DIY Wills: What Could Possibly Go Wrong?

Year Published: 2019

The High Court heard 368 probate dispute cases last year, up from 282 in 2017. It has been suggested that the reason for this increase is due to the growing popularity of DIY Wills.

A DIY Will is one which has been made without professional advice, usually at home in someone’s own handwriting or using a DIY Will kit. DIY Wills are definitely a cheaper option for making a Will, but unfortunately can lead to unforeseen issues and consequences as they are made with zero professional advice or guidance. These consequences could end up costing more and causing more trouble for the people you leave behind.

Invalid DIY Wills cases

Last Will and Testament paper

One recent case involved a woman who provided her late sister’s Will which had been made using a DIY Will kit. Unfortunately, one of the witnesses was not independent. This meant that one of the beneficiaries named in the Will did not receive half of the estate as intended. Instead, 50% of the estate passed under the government’s intestacy rules and eventually passed on to distant family members who had not spoken to the late sister for many years.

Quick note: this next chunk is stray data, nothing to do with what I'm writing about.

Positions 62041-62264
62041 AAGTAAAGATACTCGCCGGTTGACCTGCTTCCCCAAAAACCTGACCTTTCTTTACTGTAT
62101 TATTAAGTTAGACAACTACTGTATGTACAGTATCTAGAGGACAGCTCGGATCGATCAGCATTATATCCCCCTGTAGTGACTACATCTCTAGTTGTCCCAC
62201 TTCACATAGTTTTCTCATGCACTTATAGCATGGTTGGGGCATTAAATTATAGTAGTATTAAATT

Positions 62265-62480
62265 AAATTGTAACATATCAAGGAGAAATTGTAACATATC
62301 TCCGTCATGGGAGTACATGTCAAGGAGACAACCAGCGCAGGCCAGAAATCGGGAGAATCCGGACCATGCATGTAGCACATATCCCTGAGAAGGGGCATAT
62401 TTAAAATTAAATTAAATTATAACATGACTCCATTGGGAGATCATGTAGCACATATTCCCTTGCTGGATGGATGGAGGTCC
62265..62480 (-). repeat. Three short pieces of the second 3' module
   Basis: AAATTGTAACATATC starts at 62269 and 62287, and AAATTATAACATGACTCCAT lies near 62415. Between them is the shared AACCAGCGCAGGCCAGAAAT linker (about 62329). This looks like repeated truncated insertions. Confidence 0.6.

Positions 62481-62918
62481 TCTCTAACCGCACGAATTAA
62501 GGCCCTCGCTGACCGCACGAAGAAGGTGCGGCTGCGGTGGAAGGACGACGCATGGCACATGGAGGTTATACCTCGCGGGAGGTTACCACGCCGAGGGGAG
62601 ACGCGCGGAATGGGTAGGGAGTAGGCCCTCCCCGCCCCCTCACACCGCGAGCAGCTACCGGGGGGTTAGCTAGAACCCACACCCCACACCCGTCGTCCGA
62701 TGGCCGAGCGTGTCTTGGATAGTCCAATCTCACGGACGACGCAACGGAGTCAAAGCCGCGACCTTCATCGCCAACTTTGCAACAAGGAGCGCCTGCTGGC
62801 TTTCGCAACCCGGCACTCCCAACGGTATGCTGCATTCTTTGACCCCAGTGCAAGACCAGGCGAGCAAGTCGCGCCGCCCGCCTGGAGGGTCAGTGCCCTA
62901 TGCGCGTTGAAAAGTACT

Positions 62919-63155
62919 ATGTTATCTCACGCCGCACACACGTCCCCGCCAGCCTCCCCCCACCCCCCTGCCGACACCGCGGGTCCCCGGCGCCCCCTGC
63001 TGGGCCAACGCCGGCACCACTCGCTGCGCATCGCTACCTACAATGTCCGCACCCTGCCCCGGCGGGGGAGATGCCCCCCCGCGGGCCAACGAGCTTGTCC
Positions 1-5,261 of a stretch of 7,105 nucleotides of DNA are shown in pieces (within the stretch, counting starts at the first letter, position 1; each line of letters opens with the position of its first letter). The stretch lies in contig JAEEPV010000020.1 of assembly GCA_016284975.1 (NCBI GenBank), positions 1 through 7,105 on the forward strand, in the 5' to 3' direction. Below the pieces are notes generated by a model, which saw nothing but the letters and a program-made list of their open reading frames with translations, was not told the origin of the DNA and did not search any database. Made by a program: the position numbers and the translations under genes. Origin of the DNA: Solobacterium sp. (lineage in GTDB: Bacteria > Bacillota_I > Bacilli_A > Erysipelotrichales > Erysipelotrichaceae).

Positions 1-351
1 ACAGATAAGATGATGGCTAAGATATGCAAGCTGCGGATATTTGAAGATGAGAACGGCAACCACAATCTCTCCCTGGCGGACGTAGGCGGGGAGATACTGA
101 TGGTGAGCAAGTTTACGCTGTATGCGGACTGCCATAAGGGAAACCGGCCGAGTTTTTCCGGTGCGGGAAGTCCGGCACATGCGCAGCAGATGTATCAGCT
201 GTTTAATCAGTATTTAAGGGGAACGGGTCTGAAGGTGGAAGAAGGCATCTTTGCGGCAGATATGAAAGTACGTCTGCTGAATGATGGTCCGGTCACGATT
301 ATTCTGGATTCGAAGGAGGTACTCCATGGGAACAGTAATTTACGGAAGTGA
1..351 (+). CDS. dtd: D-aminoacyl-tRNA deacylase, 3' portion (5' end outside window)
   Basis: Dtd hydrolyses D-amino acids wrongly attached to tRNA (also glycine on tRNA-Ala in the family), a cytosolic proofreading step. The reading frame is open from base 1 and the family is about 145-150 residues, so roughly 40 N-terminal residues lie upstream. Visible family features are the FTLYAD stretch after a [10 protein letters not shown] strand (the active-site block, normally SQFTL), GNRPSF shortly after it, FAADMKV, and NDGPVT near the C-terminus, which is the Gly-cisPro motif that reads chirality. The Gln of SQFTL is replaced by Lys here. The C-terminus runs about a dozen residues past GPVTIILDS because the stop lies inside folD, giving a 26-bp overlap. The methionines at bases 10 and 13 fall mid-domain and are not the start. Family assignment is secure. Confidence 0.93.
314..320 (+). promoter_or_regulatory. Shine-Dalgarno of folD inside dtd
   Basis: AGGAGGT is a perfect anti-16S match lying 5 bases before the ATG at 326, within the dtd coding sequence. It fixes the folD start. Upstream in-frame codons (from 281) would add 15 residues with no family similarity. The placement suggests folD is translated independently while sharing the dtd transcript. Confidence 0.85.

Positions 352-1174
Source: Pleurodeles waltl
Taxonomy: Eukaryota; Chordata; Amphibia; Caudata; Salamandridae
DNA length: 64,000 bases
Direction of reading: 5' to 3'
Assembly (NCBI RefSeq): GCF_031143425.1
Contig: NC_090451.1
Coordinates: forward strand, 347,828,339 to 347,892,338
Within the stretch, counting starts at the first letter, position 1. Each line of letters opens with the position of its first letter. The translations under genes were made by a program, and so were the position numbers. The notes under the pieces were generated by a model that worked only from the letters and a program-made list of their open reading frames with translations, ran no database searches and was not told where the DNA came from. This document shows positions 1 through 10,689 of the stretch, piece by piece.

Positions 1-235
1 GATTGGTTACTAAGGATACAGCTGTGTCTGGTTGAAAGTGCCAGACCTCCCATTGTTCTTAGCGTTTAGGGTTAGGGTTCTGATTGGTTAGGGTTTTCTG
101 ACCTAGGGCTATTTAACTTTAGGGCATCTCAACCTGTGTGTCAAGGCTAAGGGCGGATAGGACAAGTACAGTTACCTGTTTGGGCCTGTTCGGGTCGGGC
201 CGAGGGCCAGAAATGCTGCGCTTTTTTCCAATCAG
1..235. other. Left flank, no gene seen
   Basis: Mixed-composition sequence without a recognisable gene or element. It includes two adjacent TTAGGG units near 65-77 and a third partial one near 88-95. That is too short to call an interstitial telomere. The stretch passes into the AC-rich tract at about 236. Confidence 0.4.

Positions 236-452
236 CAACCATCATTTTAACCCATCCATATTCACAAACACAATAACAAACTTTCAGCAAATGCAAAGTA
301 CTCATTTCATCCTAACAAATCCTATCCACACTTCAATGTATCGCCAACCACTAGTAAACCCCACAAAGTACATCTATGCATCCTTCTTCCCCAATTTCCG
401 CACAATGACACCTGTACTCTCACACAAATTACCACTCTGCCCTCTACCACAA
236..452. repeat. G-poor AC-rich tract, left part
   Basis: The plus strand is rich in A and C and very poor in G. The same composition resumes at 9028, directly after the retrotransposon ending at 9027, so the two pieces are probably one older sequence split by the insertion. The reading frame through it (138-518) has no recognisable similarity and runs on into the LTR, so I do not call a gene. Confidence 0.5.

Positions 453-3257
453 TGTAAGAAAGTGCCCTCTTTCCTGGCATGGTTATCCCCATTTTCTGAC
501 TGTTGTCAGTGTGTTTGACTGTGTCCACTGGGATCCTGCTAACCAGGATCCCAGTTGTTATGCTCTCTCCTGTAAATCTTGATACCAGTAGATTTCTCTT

Another example involved a man with his late mother’s DIY Will who unfortunately was told that it was invalid as it had not been made in the presence of two independent witnesses. This resulted in the previous Will taking effect which did not appoint him as an executor.

What can you do next?

A Will is an important document and should not be taken lightly. Without professional advice, it is possible that your estate may pass to people you did not wish to inherit or could lead to a costly and stressful family dispute.

If you are thinking about making a Will or have recently made a DIY Will and would like to seek expert advice, please do not hesitate to contact our Solicitor, Aalia Ijaz, in the Wills, Trusts and Probate team on 0161 475 1218 or email [email protected] to give yourself peace of mind.

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